Who is your neighbor?

Here is my sermon this last week working out the spiritual discipline of service.  Who knew it had way more to do than simple charity.  God longs to mold and shape us, as we grow in companion, extend mercy, and to do justly to those around us and throughout the world!

ENCOUNTER:  Read Leviticus 19:33-34

I love the golden rule, the second of the greatest commandments.  Love your neighbor as yourself.  But the way I read that, I assume that it means that people want to be left alone.  I usually don't want people invading my space, so I will return the favor.  

However, that is the weakest reading and understanding of that rule.  This commandment comes straight out of the Torah, and clarified in Leviticus 19.  The assumption is that there will be people different from you and me living in and around us.  Foreigners, who are "other" who don't speak the language, who don't know our customs, how are on the fringes of society, should not be mistreated.

The call is for us to remember our own history.  For the Jewish people, they were once slaves.  For all of us, we were all, once slaves to sin.  We are all 2 bad choices away from totally devastating our lives and the lives of those closest to us.  Empathy is what is needed if we are going to love others well.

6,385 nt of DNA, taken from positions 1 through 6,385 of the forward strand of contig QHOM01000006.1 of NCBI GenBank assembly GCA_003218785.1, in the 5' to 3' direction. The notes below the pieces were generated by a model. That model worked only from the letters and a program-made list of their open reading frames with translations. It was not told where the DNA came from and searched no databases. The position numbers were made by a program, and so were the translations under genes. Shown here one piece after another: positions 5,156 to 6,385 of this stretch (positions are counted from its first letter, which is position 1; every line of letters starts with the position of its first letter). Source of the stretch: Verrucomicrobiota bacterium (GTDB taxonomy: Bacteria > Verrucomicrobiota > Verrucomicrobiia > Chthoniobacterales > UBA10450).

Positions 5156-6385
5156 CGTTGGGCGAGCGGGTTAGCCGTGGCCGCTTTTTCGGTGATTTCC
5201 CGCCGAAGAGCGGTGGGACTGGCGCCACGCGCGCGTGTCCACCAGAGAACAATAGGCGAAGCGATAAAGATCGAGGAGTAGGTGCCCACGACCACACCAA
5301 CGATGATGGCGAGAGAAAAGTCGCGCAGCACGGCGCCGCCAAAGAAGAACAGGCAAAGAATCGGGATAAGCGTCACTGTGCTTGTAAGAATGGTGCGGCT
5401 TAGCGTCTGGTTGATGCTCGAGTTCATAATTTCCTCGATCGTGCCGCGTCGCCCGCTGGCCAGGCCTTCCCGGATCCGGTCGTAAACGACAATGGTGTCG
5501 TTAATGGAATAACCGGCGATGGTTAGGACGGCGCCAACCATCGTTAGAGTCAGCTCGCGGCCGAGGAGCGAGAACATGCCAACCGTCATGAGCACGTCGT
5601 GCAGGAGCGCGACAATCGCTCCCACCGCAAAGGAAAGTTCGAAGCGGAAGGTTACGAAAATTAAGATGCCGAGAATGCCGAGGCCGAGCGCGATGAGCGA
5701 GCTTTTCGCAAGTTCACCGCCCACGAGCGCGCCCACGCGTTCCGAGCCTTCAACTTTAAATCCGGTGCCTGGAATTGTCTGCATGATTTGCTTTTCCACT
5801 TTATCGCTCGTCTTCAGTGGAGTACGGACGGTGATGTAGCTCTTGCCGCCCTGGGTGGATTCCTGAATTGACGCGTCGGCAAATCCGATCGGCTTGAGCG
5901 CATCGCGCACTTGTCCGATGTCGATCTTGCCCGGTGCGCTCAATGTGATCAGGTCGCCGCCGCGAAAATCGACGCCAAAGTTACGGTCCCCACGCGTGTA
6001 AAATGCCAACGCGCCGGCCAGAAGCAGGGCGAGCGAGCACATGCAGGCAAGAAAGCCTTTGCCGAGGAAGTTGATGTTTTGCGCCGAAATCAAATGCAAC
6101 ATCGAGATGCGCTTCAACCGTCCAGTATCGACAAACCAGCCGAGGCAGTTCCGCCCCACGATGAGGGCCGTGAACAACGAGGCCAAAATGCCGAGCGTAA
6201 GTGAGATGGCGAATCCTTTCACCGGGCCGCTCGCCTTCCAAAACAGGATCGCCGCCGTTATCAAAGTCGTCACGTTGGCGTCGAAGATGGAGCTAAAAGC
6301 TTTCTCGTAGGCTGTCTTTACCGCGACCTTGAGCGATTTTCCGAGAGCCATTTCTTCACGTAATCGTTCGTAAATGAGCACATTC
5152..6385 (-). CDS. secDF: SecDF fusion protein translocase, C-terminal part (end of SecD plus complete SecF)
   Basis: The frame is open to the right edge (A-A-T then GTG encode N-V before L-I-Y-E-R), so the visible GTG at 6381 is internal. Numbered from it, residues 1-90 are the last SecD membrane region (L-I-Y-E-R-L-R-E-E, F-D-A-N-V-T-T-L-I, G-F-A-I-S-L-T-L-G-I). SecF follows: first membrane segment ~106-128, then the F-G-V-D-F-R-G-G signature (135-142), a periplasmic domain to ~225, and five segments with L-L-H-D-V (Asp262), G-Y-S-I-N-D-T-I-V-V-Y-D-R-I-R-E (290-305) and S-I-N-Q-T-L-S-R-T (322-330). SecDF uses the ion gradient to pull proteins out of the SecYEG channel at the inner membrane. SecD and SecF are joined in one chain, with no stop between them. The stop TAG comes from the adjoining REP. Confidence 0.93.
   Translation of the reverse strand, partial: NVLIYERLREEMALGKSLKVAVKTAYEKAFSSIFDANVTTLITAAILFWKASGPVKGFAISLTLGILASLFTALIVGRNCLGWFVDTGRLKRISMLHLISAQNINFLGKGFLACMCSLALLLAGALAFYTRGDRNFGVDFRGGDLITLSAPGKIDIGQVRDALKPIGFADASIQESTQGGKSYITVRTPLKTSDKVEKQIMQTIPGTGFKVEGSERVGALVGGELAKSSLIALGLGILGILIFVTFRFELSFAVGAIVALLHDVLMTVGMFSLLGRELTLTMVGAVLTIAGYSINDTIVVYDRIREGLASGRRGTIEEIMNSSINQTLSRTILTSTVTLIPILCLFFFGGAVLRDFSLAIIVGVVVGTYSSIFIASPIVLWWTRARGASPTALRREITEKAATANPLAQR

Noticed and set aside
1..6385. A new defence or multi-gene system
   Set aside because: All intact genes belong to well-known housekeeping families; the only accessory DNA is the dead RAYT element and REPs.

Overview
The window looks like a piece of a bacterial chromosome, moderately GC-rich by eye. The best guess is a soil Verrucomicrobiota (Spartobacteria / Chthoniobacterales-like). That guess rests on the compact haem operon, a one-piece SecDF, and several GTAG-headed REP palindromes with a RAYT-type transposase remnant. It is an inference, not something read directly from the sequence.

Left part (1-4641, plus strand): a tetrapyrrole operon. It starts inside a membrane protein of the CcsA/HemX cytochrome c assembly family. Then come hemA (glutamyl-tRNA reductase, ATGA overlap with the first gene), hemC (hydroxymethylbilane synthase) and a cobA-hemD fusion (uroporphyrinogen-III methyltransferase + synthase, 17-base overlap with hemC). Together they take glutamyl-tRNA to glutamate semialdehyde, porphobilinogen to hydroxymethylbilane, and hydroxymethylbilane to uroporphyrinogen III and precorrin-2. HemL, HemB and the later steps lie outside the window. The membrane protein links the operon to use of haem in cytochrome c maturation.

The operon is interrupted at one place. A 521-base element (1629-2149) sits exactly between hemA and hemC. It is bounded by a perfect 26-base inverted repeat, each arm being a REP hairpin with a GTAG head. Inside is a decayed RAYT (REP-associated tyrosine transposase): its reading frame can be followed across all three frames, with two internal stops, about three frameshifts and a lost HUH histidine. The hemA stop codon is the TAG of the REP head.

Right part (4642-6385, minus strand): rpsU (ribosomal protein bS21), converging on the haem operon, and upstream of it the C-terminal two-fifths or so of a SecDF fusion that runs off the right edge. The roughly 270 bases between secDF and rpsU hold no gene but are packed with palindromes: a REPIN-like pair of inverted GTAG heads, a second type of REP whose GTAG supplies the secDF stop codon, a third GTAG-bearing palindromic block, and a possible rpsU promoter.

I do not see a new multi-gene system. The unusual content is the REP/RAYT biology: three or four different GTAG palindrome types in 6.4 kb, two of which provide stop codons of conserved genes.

We love others like we love ourselves, because we all naturally put ourselves in the center of every situation.  The invitation from Jesus is to love others that way, to put others in the center of the story.

As we practice the spiritual discipline of service, may we move past doing charitable things for others and jump into the skin of those around us. Then we can truly love our neighbors as we love ourself.  

BE REFLECTIVE:

Who are the people in your world who inhabit the fringes and margins?  Who are the people who have little to no social standing, access to power and who's voices are not heard?  Who is that person in your work place, at school, in your home, in our community?  Imagine putting their concerns and needs on an equal footing as you place your concerns and needs.  How would that change your interactions with them?

BE A BLESSING:

Too often we replace the giving of ourselves with the giving of gifts.  Don't get me wrong, I love receiving gifts just as much as the next guy, but this week, what would it look like to give yourself away.  This week, in order to be a blessing, consider simply showing up and being present.  Be present in your meetings, in your home, with people you interact with at lunch and on the street.  Consider how you can actually bless the people God puts in front of you this week.  

BE TOGETHER:
I hate doing hard things by myself.  So maybe this challenge can be one you invite someone else to partner with you in.  Find a friend, a co-worker, someone in your family, or from your small group that you can come up with plan of action.  And even better, someone who will help you put that plan into motion.